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Old 17th February 2020, 09:41 AM   #493
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Originally Posted by Arcade22 View Post

She willingly defected to the "Islamic State" and set about squeezing out future terrorists, giving up the freedom and autonomy she enjoyed in Britain to become little more than a piece of meat for their men, and yet she voiced no regrets whatsoever about her actions even after she had spent years there. No regrets despite the fact that the "Islamic State" effectively declared war on the entire world and specifically organized terrorist attacks against the UK.

The main victims of her are the Syrian and Iraqi peoples, and she should own up to what she did to them.
What the bloody hell does any of that have to do with Bangladesh? What did they do to deserve having British terrorists foisted on them?
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Old 17th February 2020, 09:57 AM   #494
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Originally Posted by PursuedByABear View Post
What the bloody hell does any of that have to do with Bangladesh? What did they do to deserve having British terrorists foisted on them?
That is the other aspect I find problematic. She grew up in the UK and was groomed (radicalised) in the UK. The police had information that she and her friends were being groomed, they sought permission to question them, the letters were not passed on to the parents, and the police didn't follow up.

Bangladesh may not be doing the right thing by refusing to acknowledge citizenship, but what is the moral basis for pretending that any of this is the responsibility of Bangladesh? It is just shrugging all responsibility on the grounds of getting in first and being the first to remove citizenship.
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Old 17th February 2020, 10:32 AM   #495
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Originally Posted by PursuedByABear View Post
What the bloody hell does any of that have to do with Bangladesh? What did they do to deserve having British terrorists foisted on them?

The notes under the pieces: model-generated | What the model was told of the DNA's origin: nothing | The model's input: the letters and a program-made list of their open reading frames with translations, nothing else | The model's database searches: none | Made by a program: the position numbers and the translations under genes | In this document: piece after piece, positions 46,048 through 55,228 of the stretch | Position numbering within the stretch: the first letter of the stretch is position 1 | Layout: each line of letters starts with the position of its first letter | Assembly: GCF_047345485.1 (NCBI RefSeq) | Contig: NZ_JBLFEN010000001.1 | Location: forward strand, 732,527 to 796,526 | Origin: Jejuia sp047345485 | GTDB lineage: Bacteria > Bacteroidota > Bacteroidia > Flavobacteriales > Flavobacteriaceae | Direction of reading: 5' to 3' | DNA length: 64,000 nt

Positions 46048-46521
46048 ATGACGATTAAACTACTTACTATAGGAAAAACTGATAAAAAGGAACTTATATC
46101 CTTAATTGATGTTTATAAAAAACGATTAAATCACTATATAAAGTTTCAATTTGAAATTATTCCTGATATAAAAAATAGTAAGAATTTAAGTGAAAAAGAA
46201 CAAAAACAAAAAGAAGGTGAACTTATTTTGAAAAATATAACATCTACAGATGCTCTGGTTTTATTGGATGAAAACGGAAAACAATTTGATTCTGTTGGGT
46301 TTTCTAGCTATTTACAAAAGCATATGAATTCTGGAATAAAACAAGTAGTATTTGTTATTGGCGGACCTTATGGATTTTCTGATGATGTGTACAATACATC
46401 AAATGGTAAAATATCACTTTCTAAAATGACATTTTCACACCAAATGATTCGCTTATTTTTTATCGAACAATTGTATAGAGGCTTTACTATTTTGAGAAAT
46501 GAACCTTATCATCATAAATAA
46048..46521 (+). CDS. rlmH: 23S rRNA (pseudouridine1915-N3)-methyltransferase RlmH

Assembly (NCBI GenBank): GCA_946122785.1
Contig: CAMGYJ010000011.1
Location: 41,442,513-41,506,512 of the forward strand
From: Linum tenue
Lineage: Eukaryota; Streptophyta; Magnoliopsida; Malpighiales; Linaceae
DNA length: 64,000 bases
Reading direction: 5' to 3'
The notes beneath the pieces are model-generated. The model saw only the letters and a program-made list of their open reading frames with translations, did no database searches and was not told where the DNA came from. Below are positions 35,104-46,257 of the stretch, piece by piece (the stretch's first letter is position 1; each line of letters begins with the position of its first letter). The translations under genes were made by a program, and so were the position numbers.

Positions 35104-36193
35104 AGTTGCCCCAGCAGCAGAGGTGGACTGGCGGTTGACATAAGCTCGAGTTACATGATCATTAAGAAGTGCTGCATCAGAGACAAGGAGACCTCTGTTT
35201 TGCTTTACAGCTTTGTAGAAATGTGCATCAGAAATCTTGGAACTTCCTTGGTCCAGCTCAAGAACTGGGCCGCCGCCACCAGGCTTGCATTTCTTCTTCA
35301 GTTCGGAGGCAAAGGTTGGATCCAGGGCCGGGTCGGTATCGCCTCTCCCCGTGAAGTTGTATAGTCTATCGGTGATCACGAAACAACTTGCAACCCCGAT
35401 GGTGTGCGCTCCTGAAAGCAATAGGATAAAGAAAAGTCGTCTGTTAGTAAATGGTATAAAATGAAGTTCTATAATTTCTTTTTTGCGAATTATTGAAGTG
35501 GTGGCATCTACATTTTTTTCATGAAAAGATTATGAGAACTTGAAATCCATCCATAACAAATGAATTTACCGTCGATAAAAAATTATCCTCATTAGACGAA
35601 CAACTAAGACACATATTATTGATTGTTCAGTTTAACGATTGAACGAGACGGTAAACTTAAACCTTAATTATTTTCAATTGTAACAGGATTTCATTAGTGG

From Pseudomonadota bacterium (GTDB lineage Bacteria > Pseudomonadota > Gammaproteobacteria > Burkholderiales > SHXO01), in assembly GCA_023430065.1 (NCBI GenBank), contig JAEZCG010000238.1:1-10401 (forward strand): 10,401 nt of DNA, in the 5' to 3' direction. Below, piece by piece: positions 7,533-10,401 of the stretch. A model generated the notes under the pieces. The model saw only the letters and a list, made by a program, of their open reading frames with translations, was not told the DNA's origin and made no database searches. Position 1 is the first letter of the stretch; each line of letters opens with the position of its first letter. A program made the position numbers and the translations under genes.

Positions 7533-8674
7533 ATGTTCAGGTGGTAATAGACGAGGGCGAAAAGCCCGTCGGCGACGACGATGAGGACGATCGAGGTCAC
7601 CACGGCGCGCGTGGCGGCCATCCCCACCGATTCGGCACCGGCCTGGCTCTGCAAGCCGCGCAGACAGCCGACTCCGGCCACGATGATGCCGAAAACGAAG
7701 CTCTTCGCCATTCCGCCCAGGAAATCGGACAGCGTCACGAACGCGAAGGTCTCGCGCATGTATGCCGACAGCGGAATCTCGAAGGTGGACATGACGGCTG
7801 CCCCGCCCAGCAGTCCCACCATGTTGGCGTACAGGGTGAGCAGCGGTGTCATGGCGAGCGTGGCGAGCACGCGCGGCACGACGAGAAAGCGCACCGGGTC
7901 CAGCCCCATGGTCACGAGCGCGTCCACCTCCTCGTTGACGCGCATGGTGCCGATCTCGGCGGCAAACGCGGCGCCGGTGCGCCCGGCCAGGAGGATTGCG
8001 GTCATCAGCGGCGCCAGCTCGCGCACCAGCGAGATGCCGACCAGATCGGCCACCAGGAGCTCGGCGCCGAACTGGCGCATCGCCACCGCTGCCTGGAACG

They chose to allow her to have citizenship. As far as I know that decision was not forced upon them.
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Old 17th February 2020, 11:12 AM   #496
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Originally Posted by Arcade22 View Post
They chose to allow her to have citizenship. As far as I know that decision was not forced upon them.
If she has Bangladeshi citizenship by descent she has had it from birth. How can that be described as a choice? The only way they could avoid her having it is by revoking it first, which is somewhat impossible if she has never been there and they are unaware of her existence.

The other way is to deny her de facto citizenship even if she does have de jure citizenship, leaving her effectively stateless in practice. International law against making people stateless is surely intended to prevent de facto statelessness.
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Old 17th February 2020, 11:19 AM   #497
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Originally Posted by Elaedith View Post
If she has Bangladeshi citizenship by descent she has had it from birth. How can that be described as a choice? The only way they could avoid her having it is by revoking it first, which is somewhat impossible if she has never been there and they are unaware of her existence.

The other way is to deny her de facto citizenship even if she does have de jure citizenship, leaving her effectively stateless in practice. International law against making people stateless is surely intended to prevent de facto statelessness.
The choice is embedded in the citizenship laws of Bangladesh. The laws were chosen by the Bangladeshi government. They could choose to have different laws that would exclude people in her position from citizenship. They have not done so.
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Old 17th February 2020, 11:56 AM   #498
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Originally Posted by Steve View Post
The choice is embedded in the citizenship laws of Bangladesh. The laws were chosen by the Bangladeshi government. They could choose to have different laws that would exclude people in her position from citizenship. They have not done so.
They should do away with the whole process of citizenship by descent (which is standard practice in many states, including most European countries) and deny citizenship to countless innocent people with family in Bangladesh, to avoid this unpredictable incident foisted on them by a wealthy Western country? That is truly a bizarre attempt to defend the indefensible.
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Old 17th February 2020, 12:18 PM   #499
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Originally Posted by Elaedith View Post
That is the other aspect I find problematic. She grew up in the UK and was groomed (radicalised) in the UK. The police had information that she and her friends were being groomed, they sought permission to question them, the letters were not passed on to the parents, and the police didn't follow up.